Archery is highly popular game played throughout Bhutan, especially during festivals and public holidays. Using bamboo bows, teams of archers shoot at target only 30 centimeters in diameter from a distance of 120-130 meters. Each players gets two arrows to shoot from one range and the opposition players take the next shot alternative system. With every hit on the target, teammates celebrate by dancing on both the ranges. Traditional dart throwing (Khuru) is payed between teams of players like archery but on a much shorter range.
Try Traditional dress (Gho and Kira)
Bhutanese men wear a heavy knee-length rob tied with belt, called Gho, folded in such a way to form a pocket in front of the stomach. Women wear colorful blouses over which they fold and clasp a large rectangular cloth called Kira, thereby creating an ankle-length dress. A short silk Jacket, or Toego may be worn over the kira.
Additional rules of protocol apply when visiting a Dzong or a temple. Man wear a white slash (Kabney) from left shoulder to opposite hip. Officials, government ministers, members of parliament, and the King himself each wear their own coloured Kabney. Women wear a narrow embroidered cloth draped over the left shoulder called Rachu.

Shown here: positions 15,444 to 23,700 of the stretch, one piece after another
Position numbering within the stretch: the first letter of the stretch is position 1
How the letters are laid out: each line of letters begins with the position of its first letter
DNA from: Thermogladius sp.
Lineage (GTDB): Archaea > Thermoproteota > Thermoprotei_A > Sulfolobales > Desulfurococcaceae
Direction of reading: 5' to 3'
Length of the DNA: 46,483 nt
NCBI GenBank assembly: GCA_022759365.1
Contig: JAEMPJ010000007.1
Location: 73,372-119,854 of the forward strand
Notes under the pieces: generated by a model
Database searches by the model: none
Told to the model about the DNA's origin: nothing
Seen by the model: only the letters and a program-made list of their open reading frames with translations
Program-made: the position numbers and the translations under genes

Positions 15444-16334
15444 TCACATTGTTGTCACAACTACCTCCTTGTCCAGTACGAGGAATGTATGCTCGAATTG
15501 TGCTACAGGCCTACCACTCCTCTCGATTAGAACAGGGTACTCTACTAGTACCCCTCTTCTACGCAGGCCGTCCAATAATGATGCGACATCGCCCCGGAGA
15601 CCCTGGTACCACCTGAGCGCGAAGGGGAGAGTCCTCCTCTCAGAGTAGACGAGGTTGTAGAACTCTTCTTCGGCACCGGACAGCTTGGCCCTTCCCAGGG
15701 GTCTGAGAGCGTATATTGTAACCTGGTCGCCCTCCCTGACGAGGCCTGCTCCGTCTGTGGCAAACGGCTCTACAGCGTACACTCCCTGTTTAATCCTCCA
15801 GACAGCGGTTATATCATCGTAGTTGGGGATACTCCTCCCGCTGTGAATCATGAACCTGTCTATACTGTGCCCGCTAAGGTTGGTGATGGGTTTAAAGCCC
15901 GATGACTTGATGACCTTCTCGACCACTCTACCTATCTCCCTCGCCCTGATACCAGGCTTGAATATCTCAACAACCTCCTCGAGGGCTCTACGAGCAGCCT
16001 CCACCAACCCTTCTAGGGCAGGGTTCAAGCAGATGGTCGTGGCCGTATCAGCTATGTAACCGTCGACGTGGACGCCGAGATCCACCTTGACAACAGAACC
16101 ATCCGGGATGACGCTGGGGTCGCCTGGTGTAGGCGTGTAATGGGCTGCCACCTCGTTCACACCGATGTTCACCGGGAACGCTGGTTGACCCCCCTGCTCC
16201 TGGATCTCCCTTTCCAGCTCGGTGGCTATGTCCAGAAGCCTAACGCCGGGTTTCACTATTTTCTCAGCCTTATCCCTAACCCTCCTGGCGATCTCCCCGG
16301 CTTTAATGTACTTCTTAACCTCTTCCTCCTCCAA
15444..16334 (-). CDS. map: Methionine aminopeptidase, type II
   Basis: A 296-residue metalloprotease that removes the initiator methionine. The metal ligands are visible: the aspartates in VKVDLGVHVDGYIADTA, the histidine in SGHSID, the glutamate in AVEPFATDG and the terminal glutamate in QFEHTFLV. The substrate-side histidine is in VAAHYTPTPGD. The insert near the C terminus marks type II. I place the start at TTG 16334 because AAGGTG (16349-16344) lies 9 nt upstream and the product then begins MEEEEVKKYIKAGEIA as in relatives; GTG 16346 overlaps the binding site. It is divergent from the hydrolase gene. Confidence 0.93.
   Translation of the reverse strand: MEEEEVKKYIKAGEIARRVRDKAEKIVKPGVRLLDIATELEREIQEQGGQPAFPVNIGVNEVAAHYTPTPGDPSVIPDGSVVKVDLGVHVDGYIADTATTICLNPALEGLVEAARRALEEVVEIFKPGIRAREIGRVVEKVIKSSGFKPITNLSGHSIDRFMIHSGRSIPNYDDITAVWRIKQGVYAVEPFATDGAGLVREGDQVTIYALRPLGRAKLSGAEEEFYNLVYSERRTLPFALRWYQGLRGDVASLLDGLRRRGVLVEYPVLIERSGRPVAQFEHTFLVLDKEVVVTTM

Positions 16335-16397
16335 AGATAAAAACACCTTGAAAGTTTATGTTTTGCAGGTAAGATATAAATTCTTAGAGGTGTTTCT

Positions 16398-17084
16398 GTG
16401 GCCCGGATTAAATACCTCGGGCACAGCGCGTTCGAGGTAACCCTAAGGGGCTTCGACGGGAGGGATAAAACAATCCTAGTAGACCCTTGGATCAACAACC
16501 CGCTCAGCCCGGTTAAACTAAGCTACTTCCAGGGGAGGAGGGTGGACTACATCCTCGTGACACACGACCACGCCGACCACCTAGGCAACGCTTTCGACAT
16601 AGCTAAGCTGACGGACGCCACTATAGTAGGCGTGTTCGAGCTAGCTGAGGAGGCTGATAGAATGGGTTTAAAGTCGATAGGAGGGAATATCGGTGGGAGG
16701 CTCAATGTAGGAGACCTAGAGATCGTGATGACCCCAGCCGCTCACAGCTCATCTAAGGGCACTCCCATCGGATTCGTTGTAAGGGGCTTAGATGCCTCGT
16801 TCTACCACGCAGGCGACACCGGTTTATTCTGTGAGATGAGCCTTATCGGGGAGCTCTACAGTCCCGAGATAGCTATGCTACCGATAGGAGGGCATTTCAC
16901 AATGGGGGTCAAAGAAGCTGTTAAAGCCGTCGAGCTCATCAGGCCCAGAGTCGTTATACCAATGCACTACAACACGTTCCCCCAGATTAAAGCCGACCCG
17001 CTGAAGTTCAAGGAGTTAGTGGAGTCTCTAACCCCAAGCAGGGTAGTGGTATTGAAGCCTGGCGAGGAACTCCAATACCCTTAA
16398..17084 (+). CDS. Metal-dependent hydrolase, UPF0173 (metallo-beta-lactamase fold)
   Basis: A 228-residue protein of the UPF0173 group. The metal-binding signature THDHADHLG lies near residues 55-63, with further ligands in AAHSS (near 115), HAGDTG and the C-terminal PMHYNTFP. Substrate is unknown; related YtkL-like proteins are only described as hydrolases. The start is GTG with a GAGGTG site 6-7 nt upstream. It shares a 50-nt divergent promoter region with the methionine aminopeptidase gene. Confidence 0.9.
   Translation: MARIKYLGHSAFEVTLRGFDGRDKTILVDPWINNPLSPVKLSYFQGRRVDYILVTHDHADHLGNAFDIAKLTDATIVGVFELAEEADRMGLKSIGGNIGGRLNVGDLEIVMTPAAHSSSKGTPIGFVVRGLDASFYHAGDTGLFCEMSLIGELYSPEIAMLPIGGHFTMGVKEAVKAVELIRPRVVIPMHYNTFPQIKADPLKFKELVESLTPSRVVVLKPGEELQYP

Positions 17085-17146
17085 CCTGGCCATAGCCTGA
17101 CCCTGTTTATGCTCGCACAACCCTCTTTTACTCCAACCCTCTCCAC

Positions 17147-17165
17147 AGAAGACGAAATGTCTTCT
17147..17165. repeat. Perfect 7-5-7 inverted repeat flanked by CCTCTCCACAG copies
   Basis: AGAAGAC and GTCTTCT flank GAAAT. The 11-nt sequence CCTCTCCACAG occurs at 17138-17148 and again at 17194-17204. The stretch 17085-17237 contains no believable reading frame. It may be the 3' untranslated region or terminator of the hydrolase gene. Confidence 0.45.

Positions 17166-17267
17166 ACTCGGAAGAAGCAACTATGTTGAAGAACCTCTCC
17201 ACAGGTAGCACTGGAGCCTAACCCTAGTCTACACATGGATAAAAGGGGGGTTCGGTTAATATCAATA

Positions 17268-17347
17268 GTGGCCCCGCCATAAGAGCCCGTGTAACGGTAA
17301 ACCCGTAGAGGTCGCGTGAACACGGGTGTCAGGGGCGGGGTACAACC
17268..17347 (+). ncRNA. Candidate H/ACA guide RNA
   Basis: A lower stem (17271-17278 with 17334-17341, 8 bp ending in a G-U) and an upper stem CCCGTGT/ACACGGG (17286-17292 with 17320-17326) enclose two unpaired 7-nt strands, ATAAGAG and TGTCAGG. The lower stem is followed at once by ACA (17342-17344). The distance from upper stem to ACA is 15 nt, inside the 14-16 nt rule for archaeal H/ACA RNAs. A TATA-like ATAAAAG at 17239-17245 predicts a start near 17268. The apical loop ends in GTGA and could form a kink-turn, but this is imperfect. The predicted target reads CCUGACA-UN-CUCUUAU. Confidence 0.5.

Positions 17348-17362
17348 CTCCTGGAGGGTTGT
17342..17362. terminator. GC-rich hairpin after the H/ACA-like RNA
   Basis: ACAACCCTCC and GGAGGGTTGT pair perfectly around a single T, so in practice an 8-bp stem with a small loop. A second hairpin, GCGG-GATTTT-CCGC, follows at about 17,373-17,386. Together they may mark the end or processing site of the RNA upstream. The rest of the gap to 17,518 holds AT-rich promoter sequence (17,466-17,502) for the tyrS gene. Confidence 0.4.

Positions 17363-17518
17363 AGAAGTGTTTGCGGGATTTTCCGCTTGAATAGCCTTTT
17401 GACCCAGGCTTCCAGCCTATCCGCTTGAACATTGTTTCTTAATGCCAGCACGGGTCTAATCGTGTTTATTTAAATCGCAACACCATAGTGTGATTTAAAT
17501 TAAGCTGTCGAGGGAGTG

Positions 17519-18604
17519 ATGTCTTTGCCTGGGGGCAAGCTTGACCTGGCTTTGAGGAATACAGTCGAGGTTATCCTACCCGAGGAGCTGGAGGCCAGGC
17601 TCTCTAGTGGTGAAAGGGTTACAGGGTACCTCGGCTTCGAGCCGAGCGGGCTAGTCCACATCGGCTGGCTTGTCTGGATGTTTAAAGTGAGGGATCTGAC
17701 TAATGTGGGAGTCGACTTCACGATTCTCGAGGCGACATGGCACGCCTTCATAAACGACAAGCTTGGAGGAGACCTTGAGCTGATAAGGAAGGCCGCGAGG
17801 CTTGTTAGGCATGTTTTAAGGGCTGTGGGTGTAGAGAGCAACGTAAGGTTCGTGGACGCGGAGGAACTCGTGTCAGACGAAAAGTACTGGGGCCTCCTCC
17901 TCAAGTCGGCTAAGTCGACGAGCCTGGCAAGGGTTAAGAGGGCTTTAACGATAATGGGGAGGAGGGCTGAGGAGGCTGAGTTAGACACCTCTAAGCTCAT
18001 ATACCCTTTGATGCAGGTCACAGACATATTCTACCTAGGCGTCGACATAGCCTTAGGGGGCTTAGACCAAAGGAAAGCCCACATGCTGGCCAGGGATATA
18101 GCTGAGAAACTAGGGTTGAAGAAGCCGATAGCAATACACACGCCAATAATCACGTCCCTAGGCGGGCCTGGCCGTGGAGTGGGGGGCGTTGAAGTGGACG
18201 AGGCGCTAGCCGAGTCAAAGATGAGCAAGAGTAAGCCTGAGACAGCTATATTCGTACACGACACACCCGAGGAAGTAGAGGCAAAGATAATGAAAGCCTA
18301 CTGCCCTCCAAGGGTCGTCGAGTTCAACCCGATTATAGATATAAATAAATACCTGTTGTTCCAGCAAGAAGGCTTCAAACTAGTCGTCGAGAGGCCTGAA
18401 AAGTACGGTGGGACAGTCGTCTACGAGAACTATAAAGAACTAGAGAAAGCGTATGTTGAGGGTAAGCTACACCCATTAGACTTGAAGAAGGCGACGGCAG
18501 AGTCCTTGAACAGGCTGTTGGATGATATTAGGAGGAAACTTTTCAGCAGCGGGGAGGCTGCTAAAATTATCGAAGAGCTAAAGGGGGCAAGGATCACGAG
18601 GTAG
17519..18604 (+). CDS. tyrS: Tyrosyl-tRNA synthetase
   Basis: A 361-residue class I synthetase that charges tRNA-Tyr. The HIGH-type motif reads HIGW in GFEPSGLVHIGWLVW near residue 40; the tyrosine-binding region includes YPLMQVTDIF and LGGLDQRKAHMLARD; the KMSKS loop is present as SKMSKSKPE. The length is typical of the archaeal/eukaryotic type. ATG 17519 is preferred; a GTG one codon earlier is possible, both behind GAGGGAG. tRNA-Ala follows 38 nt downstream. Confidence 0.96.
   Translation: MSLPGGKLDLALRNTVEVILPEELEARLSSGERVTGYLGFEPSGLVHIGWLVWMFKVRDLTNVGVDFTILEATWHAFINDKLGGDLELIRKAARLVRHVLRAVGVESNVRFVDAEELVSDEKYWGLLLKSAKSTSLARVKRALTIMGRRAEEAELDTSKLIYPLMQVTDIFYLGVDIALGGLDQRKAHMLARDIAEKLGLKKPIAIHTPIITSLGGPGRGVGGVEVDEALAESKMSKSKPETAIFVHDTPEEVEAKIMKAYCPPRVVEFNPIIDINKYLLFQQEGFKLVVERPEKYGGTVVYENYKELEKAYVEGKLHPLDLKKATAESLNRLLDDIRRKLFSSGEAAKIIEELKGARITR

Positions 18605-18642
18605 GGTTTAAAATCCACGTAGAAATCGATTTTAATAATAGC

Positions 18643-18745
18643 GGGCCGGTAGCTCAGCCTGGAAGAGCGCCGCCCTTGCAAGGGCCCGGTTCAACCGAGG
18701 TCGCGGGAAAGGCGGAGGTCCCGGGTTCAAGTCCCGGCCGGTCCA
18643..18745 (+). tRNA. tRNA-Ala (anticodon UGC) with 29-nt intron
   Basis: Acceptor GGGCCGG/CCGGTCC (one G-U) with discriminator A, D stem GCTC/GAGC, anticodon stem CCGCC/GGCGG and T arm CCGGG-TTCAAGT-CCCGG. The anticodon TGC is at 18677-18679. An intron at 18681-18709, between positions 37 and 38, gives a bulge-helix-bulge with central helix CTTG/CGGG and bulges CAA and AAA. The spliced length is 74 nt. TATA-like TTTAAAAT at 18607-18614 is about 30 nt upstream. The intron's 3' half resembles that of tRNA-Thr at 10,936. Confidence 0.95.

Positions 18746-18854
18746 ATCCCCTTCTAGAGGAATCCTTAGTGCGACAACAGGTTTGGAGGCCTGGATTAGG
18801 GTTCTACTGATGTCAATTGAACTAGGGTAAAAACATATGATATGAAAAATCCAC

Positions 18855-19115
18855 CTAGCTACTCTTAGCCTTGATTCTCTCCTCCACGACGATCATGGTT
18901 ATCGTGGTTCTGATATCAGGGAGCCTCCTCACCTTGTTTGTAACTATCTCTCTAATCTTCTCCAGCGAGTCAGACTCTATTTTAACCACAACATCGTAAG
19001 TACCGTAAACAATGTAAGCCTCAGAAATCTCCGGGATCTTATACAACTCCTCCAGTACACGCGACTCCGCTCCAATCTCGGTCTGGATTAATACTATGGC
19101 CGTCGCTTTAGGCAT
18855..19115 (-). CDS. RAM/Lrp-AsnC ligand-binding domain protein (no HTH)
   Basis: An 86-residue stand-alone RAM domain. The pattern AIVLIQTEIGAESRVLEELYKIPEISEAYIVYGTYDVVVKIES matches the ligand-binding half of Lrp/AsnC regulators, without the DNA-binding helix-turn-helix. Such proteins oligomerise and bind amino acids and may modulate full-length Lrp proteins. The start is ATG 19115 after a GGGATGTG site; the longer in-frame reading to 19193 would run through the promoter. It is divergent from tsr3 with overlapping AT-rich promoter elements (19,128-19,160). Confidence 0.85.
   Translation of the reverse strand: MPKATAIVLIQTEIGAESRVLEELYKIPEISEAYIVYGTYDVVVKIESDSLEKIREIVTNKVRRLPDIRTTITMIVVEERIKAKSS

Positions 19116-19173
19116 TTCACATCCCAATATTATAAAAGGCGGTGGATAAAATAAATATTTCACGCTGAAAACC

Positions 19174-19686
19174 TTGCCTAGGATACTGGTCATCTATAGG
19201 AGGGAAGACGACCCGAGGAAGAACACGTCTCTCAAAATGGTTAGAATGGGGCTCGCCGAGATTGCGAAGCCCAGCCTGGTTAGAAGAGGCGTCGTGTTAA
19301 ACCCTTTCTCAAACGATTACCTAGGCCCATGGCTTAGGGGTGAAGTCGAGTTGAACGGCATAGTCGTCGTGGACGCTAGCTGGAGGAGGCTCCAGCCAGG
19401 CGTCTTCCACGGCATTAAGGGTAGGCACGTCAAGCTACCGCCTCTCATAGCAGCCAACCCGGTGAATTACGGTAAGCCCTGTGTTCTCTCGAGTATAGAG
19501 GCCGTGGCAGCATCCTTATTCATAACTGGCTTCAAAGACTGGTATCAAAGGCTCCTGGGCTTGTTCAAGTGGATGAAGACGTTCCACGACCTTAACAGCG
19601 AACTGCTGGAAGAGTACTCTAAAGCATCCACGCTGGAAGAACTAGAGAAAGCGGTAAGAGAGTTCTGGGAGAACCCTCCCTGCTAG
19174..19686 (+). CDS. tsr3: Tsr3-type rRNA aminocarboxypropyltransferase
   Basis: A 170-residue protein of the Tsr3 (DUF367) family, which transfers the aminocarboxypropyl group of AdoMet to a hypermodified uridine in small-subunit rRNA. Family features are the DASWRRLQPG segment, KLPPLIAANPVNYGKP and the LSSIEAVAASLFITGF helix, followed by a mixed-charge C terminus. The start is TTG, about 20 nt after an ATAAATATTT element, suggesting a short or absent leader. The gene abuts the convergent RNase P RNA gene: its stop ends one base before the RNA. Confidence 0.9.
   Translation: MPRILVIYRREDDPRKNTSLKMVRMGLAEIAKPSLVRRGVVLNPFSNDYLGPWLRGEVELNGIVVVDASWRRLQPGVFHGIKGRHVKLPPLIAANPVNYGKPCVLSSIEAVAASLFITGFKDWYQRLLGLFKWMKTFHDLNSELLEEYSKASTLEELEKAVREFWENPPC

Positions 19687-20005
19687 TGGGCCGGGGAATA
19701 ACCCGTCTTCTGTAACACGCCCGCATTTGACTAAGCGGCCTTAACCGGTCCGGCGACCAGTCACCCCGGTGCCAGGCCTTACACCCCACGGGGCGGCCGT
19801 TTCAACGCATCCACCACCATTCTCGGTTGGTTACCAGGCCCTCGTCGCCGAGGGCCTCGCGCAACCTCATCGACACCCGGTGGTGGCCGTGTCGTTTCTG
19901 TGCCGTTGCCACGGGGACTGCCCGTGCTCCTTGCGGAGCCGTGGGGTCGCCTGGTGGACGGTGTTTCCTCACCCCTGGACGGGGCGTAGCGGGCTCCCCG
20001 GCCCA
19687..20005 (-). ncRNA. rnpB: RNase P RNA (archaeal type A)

One of the best way to experience Bhutanese way of life is to visit a farmhouse. Bhutanese farmhouse are an architectural marvel on their –built with only mud, timber, no nails, stones with distinct Bhutanese wood design paintings. Visitors have an option of spending a night in the traditional farmhouse. You’ll enjoy delicious home-cooked meals and the unparalleled hospitality of a Bhutanese host. All officially sanctioned and listed Bhutanese farmhouse / farm stays are located in the gorgeous Bhutanese countryside, far from the noise and crowds of population centers.
Try Traditional Bhutanese food
Bhutanese generally eat with their hands. The family members eat sitting crossed-legged on the wooden floors with food being food served to the head of the household. It is usually women who served food and in most cases the mother.
Chili and Cheese are essential ingredient in Bhutanese cuisine. A curry conjured up with chili and cheese locally known as Ema Datshi is worth tasting. A meal of red rice, dried beef and ema datshi is the staple diet of Bhutanese and will excite your taste buds with delicious flavors.
Suja or the butter tea is one of the specialties in Bhutanese recipes. Butter tea is served in all occasions with other traditional meals. Traditional tea leaves is boiled in water, churned in a bamboo churner with fresh cow or yak butter and salt.